INTERNET-DRAFT                                             Thomas Narten
<draft-iesg-iana-considerations-00.txt>          Harald Tveit Alvestrand
                                                         October 6, 1997

       Guidelines for Writing an IANA Considerations Section in RFCs


Status of this Memo

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   This Internet Draft expires April 6, 1998.


   Many protocols make use of identifiers consisting of constants and
   other well-known values. Even after a protocol has been defined and
   deployment has begun, new values may need to be assigned (e.g., a new
   option type in DHCP).  To insure that such quantities have unique
   values, their assignment must be administered by a central authority.
   In the Internet, that role is provided by the Internet Assigned
   Numbers Authority (IANA).

   In order for the IANA to manage a given numbering space prudently, it
   needs guidelines describing the conditions under which new values can
   be assigned. If the IANA is expected to play a role in the management
   of a numbering space, the IANA must be given clear and concise

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   guidelines describing that role.  This document discusses issues that
   should be considered in formulating an identifier assignment policy
   and provides guidelines to document authors on the specific text that
   must be included in documents that place demands on the IANA.

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   Status of this Memo..........................................    1

   1.  Introduction.............................................    3

   2.  Issues To Consider.......................................    4

   3.  What To Put In Documents.................................    6

   4.  Security Considerations..................................    6

   5.  References...............................................    6

   6.  Authors' Addresses.......................................    7

1.  Introduction

   Many protocols make use of fields that contain constants and other
   well-known values (e.g., the Protocol field in the IP header [IP] or
   MIME types in mail messages [MIME]). Even after a protocol has been
   defined and deployment has begun, new values may need to be assigned
   (e.g., a new option type in DHCP [DHCP]).  To insure that such fields
   have unique values, their assignment must be administered by a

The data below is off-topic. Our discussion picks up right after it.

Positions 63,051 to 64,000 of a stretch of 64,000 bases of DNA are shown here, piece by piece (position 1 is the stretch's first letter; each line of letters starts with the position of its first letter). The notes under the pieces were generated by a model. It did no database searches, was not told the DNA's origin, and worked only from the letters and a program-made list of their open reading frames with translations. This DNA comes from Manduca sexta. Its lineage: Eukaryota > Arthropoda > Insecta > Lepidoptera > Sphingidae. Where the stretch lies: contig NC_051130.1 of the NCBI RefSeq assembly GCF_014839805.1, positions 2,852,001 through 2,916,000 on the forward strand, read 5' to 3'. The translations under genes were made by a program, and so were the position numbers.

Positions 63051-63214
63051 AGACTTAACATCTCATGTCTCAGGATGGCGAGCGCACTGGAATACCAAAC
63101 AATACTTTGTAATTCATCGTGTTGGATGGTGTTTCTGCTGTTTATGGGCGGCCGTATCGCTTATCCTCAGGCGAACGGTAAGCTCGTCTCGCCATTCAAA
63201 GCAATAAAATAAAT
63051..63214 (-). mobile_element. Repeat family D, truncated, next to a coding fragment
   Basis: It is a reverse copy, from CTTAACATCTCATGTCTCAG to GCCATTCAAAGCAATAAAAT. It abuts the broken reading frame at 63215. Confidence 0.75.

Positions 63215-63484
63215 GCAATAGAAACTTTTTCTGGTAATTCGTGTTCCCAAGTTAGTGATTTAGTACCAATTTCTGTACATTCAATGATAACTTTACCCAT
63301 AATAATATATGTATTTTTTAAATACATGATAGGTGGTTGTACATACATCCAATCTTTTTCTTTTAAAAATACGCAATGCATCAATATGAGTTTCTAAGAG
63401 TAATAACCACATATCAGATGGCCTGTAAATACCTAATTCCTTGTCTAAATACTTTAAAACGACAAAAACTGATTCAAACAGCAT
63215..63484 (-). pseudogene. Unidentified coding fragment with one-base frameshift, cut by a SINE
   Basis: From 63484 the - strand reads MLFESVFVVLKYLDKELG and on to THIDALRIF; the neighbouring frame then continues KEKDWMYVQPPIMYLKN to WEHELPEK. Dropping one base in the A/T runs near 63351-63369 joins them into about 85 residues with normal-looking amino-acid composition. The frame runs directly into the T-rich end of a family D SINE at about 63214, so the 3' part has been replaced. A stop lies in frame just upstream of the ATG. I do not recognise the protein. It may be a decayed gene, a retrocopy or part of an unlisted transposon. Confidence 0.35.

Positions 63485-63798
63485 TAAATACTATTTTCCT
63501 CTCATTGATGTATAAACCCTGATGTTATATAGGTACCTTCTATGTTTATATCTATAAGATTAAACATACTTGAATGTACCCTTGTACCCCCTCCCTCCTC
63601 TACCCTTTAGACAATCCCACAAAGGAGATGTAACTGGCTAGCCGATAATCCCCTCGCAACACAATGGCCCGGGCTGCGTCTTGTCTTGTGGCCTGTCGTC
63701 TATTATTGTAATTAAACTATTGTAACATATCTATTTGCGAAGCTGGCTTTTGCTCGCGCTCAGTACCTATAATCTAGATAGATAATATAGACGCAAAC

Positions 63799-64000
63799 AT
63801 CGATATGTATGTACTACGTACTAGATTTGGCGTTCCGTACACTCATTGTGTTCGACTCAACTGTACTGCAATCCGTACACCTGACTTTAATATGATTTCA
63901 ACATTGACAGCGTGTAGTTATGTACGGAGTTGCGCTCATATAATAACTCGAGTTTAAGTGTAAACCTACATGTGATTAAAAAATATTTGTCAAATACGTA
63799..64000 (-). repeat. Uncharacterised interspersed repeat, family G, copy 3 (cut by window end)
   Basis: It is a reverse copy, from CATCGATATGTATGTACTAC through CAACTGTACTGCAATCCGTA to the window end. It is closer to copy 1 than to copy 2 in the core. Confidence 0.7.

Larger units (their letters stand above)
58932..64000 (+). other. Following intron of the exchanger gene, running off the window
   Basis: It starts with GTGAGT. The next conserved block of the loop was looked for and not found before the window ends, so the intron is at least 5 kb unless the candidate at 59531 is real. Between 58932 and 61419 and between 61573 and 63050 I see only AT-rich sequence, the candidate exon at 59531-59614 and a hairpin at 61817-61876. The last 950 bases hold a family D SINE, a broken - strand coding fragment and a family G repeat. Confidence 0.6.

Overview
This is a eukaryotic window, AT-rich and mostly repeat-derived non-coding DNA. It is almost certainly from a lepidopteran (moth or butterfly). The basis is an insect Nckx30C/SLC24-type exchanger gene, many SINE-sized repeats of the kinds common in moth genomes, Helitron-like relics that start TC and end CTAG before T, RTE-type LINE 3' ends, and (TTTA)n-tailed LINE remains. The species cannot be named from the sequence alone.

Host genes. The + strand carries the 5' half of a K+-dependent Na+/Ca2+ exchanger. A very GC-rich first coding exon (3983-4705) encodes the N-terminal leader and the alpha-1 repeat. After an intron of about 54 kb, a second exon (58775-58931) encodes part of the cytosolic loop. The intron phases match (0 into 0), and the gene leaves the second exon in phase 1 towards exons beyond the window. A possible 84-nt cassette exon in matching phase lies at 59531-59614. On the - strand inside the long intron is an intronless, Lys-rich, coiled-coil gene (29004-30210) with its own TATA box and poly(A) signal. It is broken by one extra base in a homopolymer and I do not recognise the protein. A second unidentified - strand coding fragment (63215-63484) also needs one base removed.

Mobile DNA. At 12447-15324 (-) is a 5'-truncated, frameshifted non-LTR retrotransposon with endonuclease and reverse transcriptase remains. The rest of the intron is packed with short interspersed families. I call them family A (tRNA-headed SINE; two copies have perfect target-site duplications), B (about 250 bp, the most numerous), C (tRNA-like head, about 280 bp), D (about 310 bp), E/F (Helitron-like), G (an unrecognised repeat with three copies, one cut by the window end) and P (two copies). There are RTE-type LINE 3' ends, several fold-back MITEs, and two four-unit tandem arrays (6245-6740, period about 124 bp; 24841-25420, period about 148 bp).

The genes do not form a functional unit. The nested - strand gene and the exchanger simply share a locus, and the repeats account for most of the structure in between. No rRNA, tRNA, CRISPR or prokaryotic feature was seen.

central authority. In the Internet, that role is provided by the
   Internet Assigned Numbers Authority (IANA).

   In order for the IANA to manage a given numbering space prudently, it
   needs guidelines describing the conditions under which new values
   should be assigned. This document provides guidelines to authors on
   what sort of text should be added to their documents, and reviews
   issues that should be considered in formulating an appropriate policy
   for assigning identifiers.

   Not all name spaces require centralized administration. In some
   cases, it is possible to delegate a name space in such a way that
   further assignments can be made independently and with no further
   (central) coordination. In the Domain Name System, for example, the
   IANA only deals with assignments at the higher-levels, while
   subdomains are administered by the organization to which the space
   has been delegated. As another example, Object Identifiers (OIDs) as
   defined by the ITU are also delegated [XXX reference].  When a name
   space can be delegated, the IANA only deals with assignments at the
   top level.

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2.  Issues To Consider

   The primary issue to consider in managing a numbering space is its
   size. If the space is small and limited in size, assignments must be
   made carefully to insure that the space doesn't become exhausted. On
   the other hand, it may be perfectly reasonable to hand out new values
   to anyone that wants one, if the space is essentially unlimited. Even
   when the space is essentially unlimited, however, it may be desirable
   to have a minimal review to prevent hoarding of the space. For
   example, if the space consists of text strings, it may be desirable
   to prevent organizations from obtaining large sets of strings that
   correspond to the "best" names (e.g., existing company names).

   A second consideration is whether it makes sense to delegate the name
   space in some manner. This route should be pursued when appropriate,
   as it lessens the burden on the IANA for dealing with assignments.

   In most cases, some review of prospective allocations is appropriate,
   and the first question to answer is who should perform the review.
   In some cases, it is reasonable for the IANA to review prospective
   assignments.  In such cases, the IANA will need specific guidelines
   on what types of requests it should grant, and what information must
   be provided before a request of an assigned number will be
   considered. Note that the IANA will not define such a policy; it
   should be given a set of guidelines that allow it to make allocation
   decisions with little subjectivity. The following are example
   policies, some of which are in use today:

      Free For All - For local use only, with the type and purpose
             defined by the local site. No attempt is made to prevent
             multiple sites from using the same value in different (and
             incompatible) ways. There is no need for IANA to review